When Jenna Hanington’s latest entry, on the Pardot Blog (4 Reasons to Take Pride in Being an SMB) landed in my inbox, I have to admit a sheepish grin crossed my face. Having spent time in both large, multi-billion dollar international companies and small start-ups, I’ve been on both sides of the fence and can confirm that the envy Jenna describes is, in fact, a two way street – the grass is always greener, I suppose. That, or we marketers are truly a fickle bunch.
The security and budgets of bigger companies are nice, but are in no way guarantees of success – no amount budget or automation can overcome bad (or no planning) or disjointed execution. The smartest marketing teams I’ve seen, or been part of, have tried to stay true to the “lean and mean” mantra, emulating their smaller counterparts to stay agile and focus only on what really matters. Smaller companies may be more agile, but lacking the budget of their larger counterparts, are forced to live the idea of “do more with less.” Even the best laid plans require some spend, and when every cost is scrutinized down to the penny, true marketing automation can seem an unattainable option. So what, aside from mutual, but diverse, envy for one another do marketing teams, large and small have in common? They need independent, trusted advisors.
As Jenna points out, large organizations are steeped in process and policy. Things are done a certain way and those seeking change are met with resistance and bad analogies about how large ships cannot be turned rapidly. Woefully, the path of least resistance becomes the modus operandi. In these large organizations, the benefits of having a trusted advisor outside the chain of command are many. At the very least, this advisor can help re-assure you of your sanity when another unproductive directive comes down from on high. They can let the emperor know when he’s not wearing any clothes. Better still, drawing on their own experience, and that of their previous clients, a trusted marketing partner can help you anticipate and counter internal objections and roadblocks before you encounter them.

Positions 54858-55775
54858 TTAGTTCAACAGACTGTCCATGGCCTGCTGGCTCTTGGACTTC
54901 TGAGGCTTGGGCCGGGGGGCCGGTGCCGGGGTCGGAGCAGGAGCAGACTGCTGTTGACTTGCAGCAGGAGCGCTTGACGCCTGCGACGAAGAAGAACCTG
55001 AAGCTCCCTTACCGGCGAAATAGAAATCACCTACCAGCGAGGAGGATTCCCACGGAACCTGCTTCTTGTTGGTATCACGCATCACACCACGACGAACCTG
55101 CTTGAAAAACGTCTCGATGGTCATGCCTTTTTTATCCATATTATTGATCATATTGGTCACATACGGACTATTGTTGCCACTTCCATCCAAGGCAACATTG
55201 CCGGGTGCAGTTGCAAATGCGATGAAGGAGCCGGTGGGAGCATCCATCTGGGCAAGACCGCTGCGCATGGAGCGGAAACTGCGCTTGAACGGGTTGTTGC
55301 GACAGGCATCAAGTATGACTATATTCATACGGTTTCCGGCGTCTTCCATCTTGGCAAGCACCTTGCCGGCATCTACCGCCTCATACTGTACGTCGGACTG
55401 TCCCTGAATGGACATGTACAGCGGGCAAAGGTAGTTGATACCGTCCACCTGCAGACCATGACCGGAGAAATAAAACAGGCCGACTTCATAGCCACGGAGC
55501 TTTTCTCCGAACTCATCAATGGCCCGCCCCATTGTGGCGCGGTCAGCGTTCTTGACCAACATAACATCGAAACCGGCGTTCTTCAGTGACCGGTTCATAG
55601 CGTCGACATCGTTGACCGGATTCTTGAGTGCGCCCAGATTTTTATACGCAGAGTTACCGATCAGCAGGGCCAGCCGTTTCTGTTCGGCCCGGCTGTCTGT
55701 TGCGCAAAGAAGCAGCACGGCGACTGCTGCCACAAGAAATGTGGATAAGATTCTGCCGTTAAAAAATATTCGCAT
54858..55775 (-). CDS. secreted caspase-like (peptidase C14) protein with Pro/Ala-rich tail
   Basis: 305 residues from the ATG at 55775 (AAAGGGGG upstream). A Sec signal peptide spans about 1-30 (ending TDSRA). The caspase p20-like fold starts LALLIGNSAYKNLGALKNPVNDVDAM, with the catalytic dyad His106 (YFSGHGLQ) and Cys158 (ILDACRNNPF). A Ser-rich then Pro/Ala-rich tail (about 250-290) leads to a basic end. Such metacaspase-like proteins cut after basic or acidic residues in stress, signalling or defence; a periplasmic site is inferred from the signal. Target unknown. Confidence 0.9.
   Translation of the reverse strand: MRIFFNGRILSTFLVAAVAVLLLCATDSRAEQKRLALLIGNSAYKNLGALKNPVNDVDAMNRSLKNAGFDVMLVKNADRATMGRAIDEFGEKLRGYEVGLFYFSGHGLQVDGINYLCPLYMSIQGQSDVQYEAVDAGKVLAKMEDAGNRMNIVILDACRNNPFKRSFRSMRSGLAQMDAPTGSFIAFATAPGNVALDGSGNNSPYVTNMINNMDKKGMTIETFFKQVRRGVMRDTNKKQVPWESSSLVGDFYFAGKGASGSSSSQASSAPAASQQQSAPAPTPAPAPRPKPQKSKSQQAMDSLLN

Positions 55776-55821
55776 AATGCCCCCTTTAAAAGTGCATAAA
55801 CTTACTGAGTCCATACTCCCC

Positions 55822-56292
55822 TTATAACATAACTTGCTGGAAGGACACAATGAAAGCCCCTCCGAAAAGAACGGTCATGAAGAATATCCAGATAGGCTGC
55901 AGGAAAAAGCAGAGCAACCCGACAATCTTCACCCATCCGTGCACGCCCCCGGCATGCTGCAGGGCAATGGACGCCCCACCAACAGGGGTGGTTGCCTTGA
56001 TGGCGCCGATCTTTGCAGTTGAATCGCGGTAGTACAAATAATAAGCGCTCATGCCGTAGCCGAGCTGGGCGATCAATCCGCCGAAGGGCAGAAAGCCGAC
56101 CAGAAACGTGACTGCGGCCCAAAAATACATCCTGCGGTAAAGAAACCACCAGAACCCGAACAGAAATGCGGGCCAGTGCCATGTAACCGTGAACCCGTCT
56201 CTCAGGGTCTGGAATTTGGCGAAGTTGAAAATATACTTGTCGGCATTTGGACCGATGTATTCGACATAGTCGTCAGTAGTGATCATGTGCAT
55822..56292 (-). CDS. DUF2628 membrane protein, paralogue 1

In smaller organizations, an independent advisor can lend credibility to your marketing plans. Often, having someone on the sideline who has been through what your organization is currently going through can be reassuring to leadership unsure of which direction to take next. In this case, such a partner has already navigated the murky waters that is marketing automation and knows where the rocky shoals are. They know what needs to be done, and just as importantly (if not more importantly), they also know what not to do. Such advisors can serve as CMOs right-sized for your organization’s needs and budget, helping marketing departments or teams shed the vestiges of “cost center,” allowing them to be reach their true potential as revenue drivers. The best of these, the ones who are true partners, are the ones who actively coach their clients, helping them arrive at “aha moments” on their own.
So what should you look for, when searching for someone to fill this void in your marketing plan? Start with your personal networks. Reputations truly do precede us, and who better to poll than colleagues you know and trust? When evaluating advisors, look for industry experience – you need someone who has “been in the same trenches” you’re in now. They need to technically proficient in your business systems, but more importantly, they need to understand the business drivers at play in your organizations. And perhaps most importantly, find someone you like – you’ll be spending a lot of time with this person, so you probably shouldn't loathe them.
Ultimately, there are pros and cons to organizations of every size. The most productive, regardless of size, however, are those who do not focus on what have (or do not have), but instead focus on unleashing their true potential – never settling for status quo, and testing every theory. The best understand that it is never better to “go it alone” and seek out trusted advisors that can help them chart their own course, while avoiding the pitfalls others (big or small) have already experienced.